Flipkart also did not have very lucrative arrangements with record labels: It paid labels an aggregate minimum guarantee of $1 million, a number it was not able to sustain at the very low download rates. Flipkart will have to wait for the Indian market to mature to make this space more lucrative. Most importantly, it will need to wait for piracy to be checked, and the legal system to become enforceable. Otherwise, the digital media business is India is simply not worth anybody’s time.

In recent months, there has been plenty of interest from e-retail giants Amazon and eBay to enter India. Amazon entered the country in a limited way through Visitors on can find and discover products from both online and offline retailers in India and from eBay also has a portal dedicated to Indian sellers and buyers. But most players are taking their time making a full-fledged entry into India. At present the government micromanages the complicated process of investing, making foreign investors delay their plans. Flipkart is thus not worried about foreign investment in the country for the time being.


Relatively speaking, Indian e-commerce has grown at a slow pace. Compared to India’s 2013 forecast of $1.8 billion, the Chinese market will be $300 billion, surpassing the US as the world’s largest e-commerce market. Many factors stand of the way of India’s online shopping adoption. For one thing, Indian consumers do not like to pay with credit cards for merchandise they shop for online. Remember 1993 America? Consumers were slowly getting comfortable with putting in their credit cards on online shopping sites. India’s situation is not so different from the 1993-95 America. Whereas China has made a gigantic, concerted leap into the 21st century, India is still muddling along with a low-trust society that prevents high velocity business growth, a terrible infrastructure with poor logistics and supply chain capabilities, and an overall lack of reforms that can accelerate growth.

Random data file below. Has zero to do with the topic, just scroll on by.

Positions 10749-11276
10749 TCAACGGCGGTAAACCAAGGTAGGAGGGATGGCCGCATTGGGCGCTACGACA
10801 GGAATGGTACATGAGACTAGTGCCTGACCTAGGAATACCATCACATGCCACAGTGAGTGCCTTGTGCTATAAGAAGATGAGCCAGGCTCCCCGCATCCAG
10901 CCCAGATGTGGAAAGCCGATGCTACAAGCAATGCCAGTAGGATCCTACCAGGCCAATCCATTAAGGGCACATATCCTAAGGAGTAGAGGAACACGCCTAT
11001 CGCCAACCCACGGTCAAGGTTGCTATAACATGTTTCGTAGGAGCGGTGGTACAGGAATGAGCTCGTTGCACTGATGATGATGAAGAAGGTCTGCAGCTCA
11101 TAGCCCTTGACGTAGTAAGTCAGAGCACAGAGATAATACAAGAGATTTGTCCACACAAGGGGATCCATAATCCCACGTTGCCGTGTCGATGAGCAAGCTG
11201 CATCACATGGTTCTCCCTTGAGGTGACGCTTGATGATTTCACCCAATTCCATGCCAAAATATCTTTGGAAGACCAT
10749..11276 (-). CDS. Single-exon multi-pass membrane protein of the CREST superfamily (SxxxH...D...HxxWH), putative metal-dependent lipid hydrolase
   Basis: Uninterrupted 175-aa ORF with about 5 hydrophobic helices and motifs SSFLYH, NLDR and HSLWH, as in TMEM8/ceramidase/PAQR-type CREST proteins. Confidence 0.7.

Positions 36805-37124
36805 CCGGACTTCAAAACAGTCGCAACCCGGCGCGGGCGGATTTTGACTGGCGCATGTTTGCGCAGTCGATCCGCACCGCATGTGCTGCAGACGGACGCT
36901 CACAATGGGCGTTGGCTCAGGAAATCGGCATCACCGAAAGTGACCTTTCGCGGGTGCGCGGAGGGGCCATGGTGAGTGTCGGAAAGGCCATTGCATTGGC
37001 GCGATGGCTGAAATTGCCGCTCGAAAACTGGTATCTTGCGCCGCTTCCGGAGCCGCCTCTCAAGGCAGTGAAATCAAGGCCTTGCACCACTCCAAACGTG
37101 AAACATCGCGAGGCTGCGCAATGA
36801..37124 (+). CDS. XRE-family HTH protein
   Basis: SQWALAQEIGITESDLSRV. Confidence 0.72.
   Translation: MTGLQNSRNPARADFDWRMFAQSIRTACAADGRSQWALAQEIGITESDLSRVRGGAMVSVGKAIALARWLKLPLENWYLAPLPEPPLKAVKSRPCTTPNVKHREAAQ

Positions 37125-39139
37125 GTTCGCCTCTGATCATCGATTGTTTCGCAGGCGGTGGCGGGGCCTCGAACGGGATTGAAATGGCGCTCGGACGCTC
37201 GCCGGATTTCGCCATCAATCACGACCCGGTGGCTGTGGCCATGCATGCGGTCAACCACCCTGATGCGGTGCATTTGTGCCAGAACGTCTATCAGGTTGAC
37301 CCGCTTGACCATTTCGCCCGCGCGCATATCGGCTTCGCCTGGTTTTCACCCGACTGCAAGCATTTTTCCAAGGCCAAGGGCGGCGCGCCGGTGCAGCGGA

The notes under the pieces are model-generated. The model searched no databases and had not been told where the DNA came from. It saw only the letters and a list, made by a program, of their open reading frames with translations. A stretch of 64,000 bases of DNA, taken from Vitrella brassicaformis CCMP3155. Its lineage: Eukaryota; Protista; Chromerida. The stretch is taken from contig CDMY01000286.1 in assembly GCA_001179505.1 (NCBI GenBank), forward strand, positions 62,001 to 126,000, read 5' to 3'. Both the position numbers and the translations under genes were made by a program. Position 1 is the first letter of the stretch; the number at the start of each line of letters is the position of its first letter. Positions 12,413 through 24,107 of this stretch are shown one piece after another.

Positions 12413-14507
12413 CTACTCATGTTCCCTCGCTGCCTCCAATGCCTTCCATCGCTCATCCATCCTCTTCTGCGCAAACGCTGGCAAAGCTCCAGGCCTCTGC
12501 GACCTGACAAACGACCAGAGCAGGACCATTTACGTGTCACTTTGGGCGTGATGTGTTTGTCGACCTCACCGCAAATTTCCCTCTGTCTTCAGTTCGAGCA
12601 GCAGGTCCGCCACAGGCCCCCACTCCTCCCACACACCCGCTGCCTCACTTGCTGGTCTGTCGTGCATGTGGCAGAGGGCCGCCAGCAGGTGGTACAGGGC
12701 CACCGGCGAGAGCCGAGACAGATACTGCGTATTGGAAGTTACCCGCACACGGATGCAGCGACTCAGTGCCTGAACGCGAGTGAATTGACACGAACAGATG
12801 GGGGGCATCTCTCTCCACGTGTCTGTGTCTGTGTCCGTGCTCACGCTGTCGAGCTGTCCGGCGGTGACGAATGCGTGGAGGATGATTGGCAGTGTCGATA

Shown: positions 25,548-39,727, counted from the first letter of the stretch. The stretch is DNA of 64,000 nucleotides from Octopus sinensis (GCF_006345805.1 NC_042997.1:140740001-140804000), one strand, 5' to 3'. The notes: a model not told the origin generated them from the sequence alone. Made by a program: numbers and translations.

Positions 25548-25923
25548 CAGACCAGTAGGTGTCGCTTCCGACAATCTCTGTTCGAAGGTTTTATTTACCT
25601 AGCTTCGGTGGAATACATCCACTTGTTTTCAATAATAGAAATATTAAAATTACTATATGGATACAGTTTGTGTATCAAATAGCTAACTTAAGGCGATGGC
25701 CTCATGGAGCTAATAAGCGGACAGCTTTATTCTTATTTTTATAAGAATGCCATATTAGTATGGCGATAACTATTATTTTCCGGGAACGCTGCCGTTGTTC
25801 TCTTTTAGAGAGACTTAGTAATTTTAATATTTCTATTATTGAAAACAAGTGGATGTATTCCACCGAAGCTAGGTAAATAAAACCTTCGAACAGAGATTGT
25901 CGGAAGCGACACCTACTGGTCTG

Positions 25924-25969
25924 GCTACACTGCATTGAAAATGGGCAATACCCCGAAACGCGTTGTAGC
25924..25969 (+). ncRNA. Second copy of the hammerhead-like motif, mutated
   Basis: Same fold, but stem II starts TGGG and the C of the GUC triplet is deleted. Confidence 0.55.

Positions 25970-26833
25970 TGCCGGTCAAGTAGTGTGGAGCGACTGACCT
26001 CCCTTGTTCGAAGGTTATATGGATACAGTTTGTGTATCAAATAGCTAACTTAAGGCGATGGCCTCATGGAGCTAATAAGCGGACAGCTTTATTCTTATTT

While the current policy malaise in the retail sector works in Flipkart’s favor, giving them a strong competitive position, I happen to be of the opinion that if major foreign retailers were allowed to come and do business in India, they would make solid investments in improving the logistics, supply chain, as well as increase the overall TAM for e-commerce.

Ultimately, Flipkart and other Indian retailers would benefit tremendously if India’s consumers got more used to buying products online, without the need for sand in the gear like cash-on-delivery, having to build their own delivery service, etc. If, for example, hundred of e-commerce businesses were doing billions of dollars of business, strong logistics companies would also get built with robust financing and growth.

And finally, Internet adoption itself has been slow. China’s Internet population has surged to 564 million (75% on mobile). India is at less than 1/10th the number. The e-commerce number can only grow fast if the internet penetration grows sufficiently fast.

Flipkart’s success is wonderful to see.

India’s leaves much to be desired.